Culture Shock: The Early Republic
Post date: Dec 22, 2016 4:52:14 PM
My students really enjoy the Culture Shock labs I do for World History. It is an opportunity to discuss daily life and some of the more unique aspects of a given society. I have them play charades to simulate the language barriers of the Columbian Exchange, build houses of cards to simulate to loss of knowledge after the Fall of Rome, perform Sumo wrestling rituals, speak to them in French to simulate Latin in the Catholic Church and analyze multiple paintings of daily life among many other things. They are always engaging and memorable.
I've sadly found it harder to do that with U.S. history. Spending a full year on one society doesn't leave a ton of room for uniqueness. I noticed though that I had a bunch of little mini-activities for the Early Republic period that I couldn't make into a full lab. So, why not see if I could make a Culture Shock with those? I did and I'm excited to try it when we get back.
Culture Shock: The Early Republic (Download the file and run it through PowerPoint to see it all properly)
Here's the break down of how each Shock works if you want to try it.
Shock 1: Use it or Lose It
Last time I used this activity with a short reading on the Sedition Acts. I like it here better. The set up is that students need to use their rights for them to really matter. We've just learned about the Constitution, Bill of Rights and the Sedition Acts. They will write a formal protest letter to the principal. As they are doing so I will walk around the room and censor their papers with a black marker (without warning of course) and explain that their words are just too harsh to be taken seriously.
Let the indignation flow.
Shock 2: Time to Party
Students read a paraphrase of some incendiary editorials against John Adams in the 1800 election. They then write their own against a new candidate for president: SpongeBob SquarePants. This worked out extremely well. The students had a great time turning his flaws into absolutely tyranny. It also helped to get them to see how tense things had become between the early political parties and why the Sedition Acts, crazy as they were, made some sense to the Federalists.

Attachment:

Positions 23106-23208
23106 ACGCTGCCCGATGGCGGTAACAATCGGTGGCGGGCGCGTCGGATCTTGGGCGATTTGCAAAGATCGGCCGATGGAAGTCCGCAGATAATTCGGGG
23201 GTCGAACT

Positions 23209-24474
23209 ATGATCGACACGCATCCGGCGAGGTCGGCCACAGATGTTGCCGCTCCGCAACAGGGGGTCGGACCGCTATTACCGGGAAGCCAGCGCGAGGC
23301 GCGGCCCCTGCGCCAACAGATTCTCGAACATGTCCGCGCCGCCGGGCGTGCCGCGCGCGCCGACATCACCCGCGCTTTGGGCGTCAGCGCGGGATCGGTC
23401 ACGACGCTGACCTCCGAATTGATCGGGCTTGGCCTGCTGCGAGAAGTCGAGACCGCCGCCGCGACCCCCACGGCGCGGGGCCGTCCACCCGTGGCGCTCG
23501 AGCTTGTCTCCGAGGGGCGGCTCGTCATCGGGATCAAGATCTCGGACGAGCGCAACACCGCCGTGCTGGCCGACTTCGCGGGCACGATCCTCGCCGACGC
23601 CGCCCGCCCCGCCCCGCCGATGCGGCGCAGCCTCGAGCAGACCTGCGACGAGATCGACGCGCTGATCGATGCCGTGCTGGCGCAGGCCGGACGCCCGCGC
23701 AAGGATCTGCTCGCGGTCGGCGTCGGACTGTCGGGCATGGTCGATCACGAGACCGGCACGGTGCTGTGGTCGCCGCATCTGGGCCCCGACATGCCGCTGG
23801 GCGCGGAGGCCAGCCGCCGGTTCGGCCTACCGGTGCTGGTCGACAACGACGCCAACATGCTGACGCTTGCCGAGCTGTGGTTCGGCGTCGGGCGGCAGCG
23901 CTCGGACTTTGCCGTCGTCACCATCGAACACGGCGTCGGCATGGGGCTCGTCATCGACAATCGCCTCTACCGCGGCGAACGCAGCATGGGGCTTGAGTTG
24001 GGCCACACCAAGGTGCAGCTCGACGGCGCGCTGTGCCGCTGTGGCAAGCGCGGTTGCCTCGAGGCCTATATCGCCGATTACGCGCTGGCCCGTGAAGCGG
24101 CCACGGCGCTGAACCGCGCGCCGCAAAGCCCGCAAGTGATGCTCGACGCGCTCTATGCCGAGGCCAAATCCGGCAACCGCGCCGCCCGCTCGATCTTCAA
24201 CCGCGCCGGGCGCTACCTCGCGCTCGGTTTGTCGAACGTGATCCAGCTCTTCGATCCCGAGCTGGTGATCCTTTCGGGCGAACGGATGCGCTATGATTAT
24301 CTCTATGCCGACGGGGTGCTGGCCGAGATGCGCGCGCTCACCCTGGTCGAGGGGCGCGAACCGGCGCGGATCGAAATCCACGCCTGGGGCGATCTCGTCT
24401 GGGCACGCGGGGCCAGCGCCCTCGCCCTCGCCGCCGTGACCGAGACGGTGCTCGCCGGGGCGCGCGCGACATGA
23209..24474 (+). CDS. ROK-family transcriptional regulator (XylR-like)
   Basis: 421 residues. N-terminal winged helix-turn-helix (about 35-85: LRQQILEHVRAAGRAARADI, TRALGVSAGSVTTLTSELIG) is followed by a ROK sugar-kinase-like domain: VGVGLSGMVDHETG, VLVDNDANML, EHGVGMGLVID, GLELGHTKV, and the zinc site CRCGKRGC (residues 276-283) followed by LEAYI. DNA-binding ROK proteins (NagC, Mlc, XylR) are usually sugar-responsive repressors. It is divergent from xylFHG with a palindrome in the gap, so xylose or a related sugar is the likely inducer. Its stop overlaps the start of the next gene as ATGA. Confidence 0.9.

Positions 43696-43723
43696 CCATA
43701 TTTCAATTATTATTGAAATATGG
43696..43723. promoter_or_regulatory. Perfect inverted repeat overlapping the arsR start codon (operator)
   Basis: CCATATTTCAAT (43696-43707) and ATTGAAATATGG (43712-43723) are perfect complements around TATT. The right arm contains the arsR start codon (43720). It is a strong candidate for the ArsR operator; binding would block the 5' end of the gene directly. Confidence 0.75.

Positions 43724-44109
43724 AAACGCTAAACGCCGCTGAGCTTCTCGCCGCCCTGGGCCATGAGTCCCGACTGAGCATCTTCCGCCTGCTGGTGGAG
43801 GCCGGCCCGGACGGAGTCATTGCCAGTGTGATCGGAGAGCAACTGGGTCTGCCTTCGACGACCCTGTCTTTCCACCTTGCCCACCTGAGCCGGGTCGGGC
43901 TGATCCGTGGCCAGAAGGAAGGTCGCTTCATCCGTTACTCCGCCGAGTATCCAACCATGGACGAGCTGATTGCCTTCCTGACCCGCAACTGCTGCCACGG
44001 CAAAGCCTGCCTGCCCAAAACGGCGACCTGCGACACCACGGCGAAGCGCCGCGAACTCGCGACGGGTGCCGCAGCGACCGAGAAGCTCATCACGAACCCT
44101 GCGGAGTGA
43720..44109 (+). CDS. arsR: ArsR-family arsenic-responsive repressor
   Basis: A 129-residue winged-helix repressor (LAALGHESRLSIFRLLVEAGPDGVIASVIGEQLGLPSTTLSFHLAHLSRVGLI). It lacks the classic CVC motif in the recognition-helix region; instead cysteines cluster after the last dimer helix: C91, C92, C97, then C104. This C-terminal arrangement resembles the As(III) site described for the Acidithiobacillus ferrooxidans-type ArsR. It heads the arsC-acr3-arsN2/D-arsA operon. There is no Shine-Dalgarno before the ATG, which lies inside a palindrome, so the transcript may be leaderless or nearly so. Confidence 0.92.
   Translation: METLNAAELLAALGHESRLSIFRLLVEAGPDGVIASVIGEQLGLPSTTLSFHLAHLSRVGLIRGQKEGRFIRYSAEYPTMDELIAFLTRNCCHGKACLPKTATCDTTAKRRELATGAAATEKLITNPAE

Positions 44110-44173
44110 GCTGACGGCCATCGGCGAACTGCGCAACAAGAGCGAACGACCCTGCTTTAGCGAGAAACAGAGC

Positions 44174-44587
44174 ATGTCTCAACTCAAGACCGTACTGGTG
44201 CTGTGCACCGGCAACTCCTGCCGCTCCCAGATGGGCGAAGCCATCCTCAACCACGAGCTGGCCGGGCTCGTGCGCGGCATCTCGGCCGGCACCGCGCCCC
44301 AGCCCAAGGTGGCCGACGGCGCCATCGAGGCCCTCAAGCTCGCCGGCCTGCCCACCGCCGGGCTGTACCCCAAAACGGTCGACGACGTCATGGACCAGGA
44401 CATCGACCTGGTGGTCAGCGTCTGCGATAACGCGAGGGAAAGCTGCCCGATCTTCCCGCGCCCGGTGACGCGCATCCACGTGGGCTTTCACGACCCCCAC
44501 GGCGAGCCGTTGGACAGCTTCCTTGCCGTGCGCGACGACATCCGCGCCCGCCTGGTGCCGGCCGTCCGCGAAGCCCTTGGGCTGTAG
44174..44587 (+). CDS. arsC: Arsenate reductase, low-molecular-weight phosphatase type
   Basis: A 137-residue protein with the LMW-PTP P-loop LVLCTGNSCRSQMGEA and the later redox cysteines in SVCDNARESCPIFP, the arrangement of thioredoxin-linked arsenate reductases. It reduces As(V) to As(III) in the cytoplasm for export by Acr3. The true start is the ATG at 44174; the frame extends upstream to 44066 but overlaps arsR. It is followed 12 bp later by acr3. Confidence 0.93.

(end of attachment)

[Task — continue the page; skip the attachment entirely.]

Shock 3: More Cartoons
Students analyze a political cartoon blasting a Democratic-Republican as a tool of the devil. Avoid saying too much about the cartoon. Most of it can speak for itself. I over-explained and weakened some of the analysis.
Shock 4: Dating Advice (From a Real Man)
Students take a Cosmo-style dating quiz hosted by George Washington. This is built on a letters he wrote to his grand-daughters from www.mountvernon.org. There are great video clips there from Martha Washington giving her own dating advice. My students had a ton of fun doing this. It was a good way to a sense of some of the more "normal" day to day life at the time.
Shock 5: Leaf me Alone!
Students will go outside and find leaf, rock, stick or other object from nature. They will then draw and describe it in a Lewis & Clark Journal-like way.
Shock 6: Name that Animal
Students will try to figure out what animals were being described in various entries of the Lewis and Clark Journals.
I'm not at all convinced that I'll get through all these in a period. In fact, I'm quite sure I won't. I'm not sure which I'll cut yet. I'm wishing I had done the Sedition Act simulation already as that would make it an easy fit but it also flows well into the other two. In the sure-to-come-eventually version 2.0 I'd like to add one more activity dealing with the political parties (maybe a "Which side are you?" kind of quiz?) and move the two Lewis and Clark activities to their own day and build them out further. For now though, this is it and I think it will be a great back-from-vacation lab to kick the new year off.
Merry Christmas! Here's a bonus lesson I'll also be doing when I return. I stole the idea from my colleague Anthony Gomez who is doing some amazing design work as a relatively new teacher. It is modeled after the DFTT: Caravan lab I built last year. His lesson was so in-depth I actually am breaking into two different ones so my simple brain can manage it! Here's the first part.